I'm not disagreeing with any of the stuff mentioned above. It's the plain and simple truth, but isn't this whole piece starting to feel like one unnecessary giant kick to the nuts? We get it. We suck, but do you really have to beat us while we're down? The answer is "yes." Cue the teacher testimonials:
Lisa Newman, a high school teacher from El Reno, for instance, recounts a history of cutbacks, increases in class sizes, and her stagnant salary. She takes in less than $1,000 a month after all her bills are paid.
Newman, who recently moved back into her parents’ house at age 39, contemplates a declining standard of living while she raises two boys and works about 50 hours a week.
Shelby Eagan, Mitchell elementary school’s 2016 teacher of the year, decided she’d had enough after a referendum to raise teacher pay through an increase in state sales tax was defeated in last November’s election.
“I would like to have kids some day,” she says. But that’s unlikely for now: her rent has gone up. She also buys her own supplies for her classroom.
Eagan is originally from Kansas City but she loves Oklahoma. She found her calling teaching in an urban elementary school. She teaches the children “how to tie their shoes, blow their nose, have superhero fights that don’t turn violent”, among other things. All of her students are on free or reduced-fee lunch programs.
After the referendum defeat of SQ 779, Eagan decided to look elsewhere for a better gig. Eagan found a job in the area that would increase her salary by $10,000 right off the bat.
I'll be the first to agree that what Oklahoma pays teachers is insulting, and that education funding in general is at red alert levels, but let's not blame it on the defeat of SQ 779. I'm a liberal whacko and even I voted against that thing. It was a bad fix to a bad problem. It was pushed and promoted by a Board Member for Continental Resources, protected the profits of the energy industry, and raised taxes on the people it was supposed to help.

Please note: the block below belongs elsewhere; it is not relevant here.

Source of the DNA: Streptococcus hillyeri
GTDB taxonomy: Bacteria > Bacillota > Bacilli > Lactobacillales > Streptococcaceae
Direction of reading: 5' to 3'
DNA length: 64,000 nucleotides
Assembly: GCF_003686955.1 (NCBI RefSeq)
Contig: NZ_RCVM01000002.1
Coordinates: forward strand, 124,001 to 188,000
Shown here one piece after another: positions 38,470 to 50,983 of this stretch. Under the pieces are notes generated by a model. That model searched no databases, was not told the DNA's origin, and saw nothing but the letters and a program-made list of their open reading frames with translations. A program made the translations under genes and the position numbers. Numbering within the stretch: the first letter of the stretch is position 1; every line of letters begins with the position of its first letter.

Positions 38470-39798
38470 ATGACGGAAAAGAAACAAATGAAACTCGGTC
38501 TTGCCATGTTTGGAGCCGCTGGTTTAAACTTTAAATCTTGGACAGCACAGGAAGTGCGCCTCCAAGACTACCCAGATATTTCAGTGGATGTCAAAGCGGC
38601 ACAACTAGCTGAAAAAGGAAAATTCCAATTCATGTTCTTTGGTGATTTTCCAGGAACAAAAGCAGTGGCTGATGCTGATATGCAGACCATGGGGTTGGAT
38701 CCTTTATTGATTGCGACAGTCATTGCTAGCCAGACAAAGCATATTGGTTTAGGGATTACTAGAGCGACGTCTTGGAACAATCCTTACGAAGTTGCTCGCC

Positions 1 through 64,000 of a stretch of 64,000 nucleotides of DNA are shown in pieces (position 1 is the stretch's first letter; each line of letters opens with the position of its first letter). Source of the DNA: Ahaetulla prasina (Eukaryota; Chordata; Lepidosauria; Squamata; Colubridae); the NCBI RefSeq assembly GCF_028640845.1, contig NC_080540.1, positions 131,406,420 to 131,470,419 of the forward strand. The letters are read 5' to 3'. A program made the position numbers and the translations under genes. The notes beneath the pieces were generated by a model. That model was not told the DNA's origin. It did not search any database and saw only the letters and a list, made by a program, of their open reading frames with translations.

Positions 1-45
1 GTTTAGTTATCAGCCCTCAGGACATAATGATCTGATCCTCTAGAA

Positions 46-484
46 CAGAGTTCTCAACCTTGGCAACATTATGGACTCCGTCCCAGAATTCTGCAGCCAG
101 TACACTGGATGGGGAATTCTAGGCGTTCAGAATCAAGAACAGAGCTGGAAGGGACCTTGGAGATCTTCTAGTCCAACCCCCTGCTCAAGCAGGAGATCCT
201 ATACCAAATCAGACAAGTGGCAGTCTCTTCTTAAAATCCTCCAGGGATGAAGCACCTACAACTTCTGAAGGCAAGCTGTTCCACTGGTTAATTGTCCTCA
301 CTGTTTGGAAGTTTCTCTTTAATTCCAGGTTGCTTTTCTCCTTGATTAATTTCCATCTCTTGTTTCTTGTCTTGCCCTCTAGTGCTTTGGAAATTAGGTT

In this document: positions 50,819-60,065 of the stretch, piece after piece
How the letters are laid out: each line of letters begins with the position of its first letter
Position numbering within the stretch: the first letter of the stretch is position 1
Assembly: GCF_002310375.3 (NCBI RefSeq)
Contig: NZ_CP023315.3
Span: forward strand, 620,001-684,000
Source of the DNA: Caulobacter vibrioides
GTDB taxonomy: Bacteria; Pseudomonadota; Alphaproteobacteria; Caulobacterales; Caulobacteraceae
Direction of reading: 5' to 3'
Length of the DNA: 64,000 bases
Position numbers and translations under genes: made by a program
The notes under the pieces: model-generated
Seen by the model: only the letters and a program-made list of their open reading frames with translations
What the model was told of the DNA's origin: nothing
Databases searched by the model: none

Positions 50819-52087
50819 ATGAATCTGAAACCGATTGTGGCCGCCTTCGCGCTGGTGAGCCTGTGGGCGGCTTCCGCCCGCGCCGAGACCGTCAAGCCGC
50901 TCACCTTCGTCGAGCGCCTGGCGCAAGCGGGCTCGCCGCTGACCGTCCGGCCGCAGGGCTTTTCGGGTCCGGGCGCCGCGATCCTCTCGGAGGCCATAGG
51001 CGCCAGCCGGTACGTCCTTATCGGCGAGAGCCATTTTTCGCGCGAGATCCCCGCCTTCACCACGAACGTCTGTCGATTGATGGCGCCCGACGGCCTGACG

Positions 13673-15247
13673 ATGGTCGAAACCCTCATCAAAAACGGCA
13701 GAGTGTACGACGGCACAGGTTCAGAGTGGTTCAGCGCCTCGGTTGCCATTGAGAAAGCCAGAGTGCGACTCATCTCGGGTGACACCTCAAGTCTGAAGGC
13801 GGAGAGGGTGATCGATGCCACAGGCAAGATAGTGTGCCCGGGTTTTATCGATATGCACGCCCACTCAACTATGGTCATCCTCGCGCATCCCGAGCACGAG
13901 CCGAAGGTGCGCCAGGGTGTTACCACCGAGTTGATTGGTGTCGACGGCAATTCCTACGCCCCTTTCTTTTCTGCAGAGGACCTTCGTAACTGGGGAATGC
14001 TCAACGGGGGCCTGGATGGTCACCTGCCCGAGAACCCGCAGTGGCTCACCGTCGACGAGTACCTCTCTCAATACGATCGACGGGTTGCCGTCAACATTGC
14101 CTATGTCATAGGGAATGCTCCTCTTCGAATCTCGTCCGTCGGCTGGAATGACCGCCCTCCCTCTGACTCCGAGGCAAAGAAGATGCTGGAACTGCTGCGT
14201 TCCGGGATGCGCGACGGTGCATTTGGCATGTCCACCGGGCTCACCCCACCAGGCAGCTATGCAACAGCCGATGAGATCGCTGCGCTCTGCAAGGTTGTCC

That's not the only issue I have with the piece. Check out this garbage:
Of course, many would not recognize their state in this description. One of the most respected bloggers in Tulsa, Michael Bates, said the whole idea of Oklahoma as a failing state was “hysterical and overwrought”.
Wait a minute. Respected blogger? HAHAHA. That's an oxymoron, because bloggers around here don't get any respect. Well, unless they live an entitled life on a multi-million dollar ranch making buttery casseroles and pan-fried whatever for mercantiled moms on television.
But seriously, they really went with Michael Bates for the Oklahoma blogger hot take? I didn't even know that hermit was still around! Last I heard, he moved out to an old abandoned amusement park in Bartlesville to wait for the Scooby Doo gang. The Guardian should have sought the opinion of a more credible and widely read obscure local social blogger for this story. I think we can all agree their failure to do so was a major oversight, and damages the credibility of the entire piece... right?
Anyway, I guess you can read the rest of the piece here. They also touch on the prison crisis, dishonest local law enforcement, the political pandering to oil companies, etc. Basically, it's a long, sad and very depressing read that will make you want to open Zillow to look a for a new home in a different state. But it's not all bad! The writer did forget to mention the syphilis outbreak, so we go that going for us, which is nice.